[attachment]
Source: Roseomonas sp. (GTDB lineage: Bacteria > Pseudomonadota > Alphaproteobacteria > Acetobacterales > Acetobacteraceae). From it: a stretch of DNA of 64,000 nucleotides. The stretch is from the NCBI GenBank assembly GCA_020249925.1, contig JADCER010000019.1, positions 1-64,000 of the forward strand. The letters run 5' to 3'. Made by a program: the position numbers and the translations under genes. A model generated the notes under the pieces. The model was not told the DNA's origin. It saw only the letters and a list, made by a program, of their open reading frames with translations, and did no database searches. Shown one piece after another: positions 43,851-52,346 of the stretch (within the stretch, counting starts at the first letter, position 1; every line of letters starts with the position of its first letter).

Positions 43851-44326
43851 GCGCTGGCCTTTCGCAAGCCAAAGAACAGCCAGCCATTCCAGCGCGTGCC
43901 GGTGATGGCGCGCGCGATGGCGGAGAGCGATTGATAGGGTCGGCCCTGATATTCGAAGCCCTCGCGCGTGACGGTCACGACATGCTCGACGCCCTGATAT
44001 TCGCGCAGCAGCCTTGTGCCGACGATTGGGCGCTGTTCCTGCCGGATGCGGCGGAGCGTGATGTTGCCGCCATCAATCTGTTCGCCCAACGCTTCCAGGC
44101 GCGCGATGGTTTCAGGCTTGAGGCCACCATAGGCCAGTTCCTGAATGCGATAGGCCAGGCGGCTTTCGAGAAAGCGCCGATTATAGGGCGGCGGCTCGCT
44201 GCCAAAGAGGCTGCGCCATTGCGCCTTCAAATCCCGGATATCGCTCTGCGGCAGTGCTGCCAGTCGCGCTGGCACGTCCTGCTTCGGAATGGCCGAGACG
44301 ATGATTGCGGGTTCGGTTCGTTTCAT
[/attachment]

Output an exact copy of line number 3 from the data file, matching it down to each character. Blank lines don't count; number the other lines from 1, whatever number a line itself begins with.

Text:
43851 GCGCTGGCCTTTCGCAAGCCAAAGAACAGCCAGCCATTCCAGCGCGTGCC